NASA’s chief cloud architect talks OpenStack

July 16, 2010

At the inaugural design summit for OpenStack, an open source set of technologies for building clouds, Nebula’s chief architect Josh McKenty played a prominent role in leading the assembled folks.  I caught Josh during a break and chatted with him about Nebula and NASA’s role in the newly announced OpenStack project.  Here’s what he had to say:

Some of the topics Josh tackles:

  • What is Nebula (hint: NASA’s, primarily IaaS, cloud computing platform)
  • The history of Nebula and how it morphed from
  • Why NASA wants a cloud – and the importance of having an elastic set of resources.
  • NASA and Nebula’s use of open source and how it has evolved (they don’t simply fling tarballs over the wall anymore and they can use licenses other than the “NASA open source agreement”)
  • A match made in heaven:  NASA has put together a strong compute platform and was looking to building a real object store,  Rackspace had a strong object store and work looking for a new compute platform.

Extra-credit reading:

Pau for now…

Talking to the Co-Founder of Rackspace Cloud

August 25, 2009

Earlier this month at Cloud World/Open World I bumped into Jonathan Bryce one of the two founders of the cloud platform formerly known as “Mosso”  (now known as Rackspace Cloud).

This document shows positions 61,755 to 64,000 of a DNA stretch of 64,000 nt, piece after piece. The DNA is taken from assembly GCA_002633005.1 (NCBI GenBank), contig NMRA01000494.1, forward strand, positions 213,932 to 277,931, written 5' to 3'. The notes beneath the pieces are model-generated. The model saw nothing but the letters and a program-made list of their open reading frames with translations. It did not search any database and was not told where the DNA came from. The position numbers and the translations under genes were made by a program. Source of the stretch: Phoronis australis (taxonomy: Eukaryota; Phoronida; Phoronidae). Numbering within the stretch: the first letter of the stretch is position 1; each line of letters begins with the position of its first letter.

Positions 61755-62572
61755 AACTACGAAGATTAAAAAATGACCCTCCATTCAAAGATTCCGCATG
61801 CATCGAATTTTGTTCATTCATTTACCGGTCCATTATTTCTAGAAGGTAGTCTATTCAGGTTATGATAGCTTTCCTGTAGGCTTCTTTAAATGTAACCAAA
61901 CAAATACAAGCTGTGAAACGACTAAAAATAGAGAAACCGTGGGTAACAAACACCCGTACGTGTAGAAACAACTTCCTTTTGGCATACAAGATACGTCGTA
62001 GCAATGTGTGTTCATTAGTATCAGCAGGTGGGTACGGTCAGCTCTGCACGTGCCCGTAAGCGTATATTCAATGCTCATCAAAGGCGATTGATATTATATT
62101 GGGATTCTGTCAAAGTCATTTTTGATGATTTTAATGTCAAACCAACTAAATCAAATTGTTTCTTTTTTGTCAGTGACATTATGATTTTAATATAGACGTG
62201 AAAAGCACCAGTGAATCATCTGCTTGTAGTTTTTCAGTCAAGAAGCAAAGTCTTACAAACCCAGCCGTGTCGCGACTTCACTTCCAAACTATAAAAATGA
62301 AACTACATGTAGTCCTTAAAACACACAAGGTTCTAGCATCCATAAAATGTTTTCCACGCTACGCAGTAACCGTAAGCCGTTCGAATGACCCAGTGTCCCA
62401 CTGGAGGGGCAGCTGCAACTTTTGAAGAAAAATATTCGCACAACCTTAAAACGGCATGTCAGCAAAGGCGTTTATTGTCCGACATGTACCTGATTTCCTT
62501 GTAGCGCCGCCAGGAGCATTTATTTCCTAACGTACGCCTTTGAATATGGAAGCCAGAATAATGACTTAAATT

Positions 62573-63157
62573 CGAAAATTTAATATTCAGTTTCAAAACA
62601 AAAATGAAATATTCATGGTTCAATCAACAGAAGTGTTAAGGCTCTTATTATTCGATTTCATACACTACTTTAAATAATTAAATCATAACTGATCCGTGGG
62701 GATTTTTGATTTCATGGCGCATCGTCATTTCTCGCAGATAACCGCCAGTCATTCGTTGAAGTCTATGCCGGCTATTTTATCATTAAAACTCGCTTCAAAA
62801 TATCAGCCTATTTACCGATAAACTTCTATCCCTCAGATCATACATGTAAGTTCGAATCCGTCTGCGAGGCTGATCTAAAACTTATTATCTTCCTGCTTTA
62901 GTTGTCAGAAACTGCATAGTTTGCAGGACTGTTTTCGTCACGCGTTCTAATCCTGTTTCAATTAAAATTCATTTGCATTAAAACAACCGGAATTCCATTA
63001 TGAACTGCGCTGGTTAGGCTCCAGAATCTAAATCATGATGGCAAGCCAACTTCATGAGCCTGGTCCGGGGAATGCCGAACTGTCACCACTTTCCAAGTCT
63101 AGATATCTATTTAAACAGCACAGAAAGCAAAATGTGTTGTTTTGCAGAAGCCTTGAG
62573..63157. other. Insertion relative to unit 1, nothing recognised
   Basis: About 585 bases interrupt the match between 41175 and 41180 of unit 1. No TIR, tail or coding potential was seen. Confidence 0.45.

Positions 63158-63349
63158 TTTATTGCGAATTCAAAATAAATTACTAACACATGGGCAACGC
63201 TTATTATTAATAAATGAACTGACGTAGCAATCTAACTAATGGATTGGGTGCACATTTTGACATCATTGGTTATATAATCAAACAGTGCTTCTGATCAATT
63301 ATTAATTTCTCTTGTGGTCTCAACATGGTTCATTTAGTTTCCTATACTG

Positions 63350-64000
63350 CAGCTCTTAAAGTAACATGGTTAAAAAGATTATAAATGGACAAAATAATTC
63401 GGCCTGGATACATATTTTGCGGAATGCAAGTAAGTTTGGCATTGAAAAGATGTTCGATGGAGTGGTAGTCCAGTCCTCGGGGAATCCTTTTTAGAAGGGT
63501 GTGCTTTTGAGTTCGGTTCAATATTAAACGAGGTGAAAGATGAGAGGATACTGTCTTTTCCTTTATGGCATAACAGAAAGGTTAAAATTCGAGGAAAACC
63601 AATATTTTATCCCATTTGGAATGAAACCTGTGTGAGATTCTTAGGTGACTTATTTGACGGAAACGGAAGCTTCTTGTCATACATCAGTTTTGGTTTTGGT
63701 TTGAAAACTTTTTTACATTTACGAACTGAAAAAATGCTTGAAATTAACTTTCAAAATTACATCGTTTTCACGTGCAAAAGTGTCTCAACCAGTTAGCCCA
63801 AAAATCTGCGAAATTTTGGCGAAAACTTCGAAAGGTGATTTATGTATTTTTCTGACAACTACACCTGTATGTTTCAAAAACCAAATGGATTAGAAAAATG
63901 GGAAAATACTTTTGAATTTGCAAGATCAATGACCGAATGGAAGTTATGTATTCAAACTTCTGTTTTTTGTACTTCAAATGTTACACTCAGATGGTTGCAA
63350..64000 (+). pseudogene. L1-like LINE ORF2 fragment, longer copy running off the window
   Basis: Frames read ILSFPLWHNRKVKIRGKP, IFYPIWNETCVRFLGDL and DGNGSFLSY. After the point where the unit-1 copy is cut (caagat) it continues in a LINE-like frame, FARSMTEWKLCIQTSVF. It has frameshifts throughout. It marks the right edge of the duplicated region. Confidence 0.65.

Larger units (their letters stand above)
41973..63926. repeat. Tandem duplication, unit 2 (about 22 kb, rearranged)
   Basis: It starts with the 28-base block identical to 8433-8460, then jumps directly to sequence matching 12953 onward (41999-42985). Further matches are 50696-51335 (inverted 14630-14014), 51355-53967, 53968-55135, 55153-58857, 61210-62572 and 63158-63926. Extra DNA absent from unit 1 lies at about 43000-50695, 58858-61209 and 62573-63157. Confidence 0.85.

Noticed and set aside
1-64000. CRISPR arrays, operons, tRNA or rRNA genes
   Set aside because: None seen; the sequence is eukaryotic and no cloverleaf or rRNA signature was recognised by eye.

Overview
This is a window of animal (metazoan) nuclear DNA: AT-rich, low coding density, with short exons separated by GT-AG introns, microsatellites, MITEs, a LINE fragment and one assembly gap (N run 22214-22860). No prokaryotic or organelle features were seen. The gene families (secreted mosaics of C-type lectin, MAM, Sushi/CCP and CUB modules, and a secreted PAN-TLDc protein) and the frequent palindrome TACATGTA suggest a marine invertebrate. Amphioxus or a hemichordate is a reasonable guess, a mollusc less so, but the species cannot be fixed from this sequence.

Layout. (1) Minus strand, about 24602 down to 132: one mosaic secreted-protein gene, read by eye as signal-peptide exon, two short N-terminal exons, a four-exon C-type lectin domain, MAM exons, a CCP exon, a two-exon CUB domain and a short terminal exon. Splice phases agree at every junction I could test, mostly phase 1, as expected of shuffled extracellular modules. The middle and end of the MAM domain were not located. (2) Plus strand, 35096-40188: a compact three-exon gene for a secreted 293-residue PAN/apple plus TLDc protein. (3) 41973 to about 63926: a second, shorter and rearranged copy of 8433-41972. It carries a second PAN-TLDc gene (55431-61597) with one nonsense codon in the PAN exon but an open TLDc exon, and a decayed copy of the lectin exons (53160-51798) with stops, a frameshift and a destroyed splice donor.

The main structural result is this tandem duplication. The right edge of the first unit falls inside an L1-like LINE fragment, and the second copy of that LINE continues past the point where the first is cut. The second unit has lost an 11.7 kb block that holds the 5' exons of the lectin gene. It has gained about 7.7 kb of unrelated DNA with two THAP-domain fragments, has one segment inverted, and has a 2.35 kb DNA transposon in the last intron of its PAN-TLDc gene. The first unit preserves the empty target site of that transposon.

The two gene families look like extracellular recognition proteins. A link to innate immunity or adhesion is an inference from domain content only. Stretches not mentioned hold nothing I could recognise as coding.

Last year when I interviewed Jonathan, I did an audio podcast.  This time around I was armed with my Flip Mino and caught it all on video for the little(r) screen.

Some of the topics Jonathan addresses:

  • When Rackspace funded employees Jonathan and Todd to go off and start their cloud venture 4 years ago, why didn’t they brand it “Rackspace?”
  • Why did they recently decide to roll Mosso back into the mothership and rebrand it?
  • The progression of in-house -> colocation -> managed hosting -> cloud.
  • The three pieces of Rackspace Cloud: Cloud Servers & Cloud Files (infrastructure as a service) and Cloud Sites (platform as a service with the option of using either the LAMP or .NET stack).
  • Which offering is getting the most traction.
  • Why their customer Fresh Books went with Cloud Files.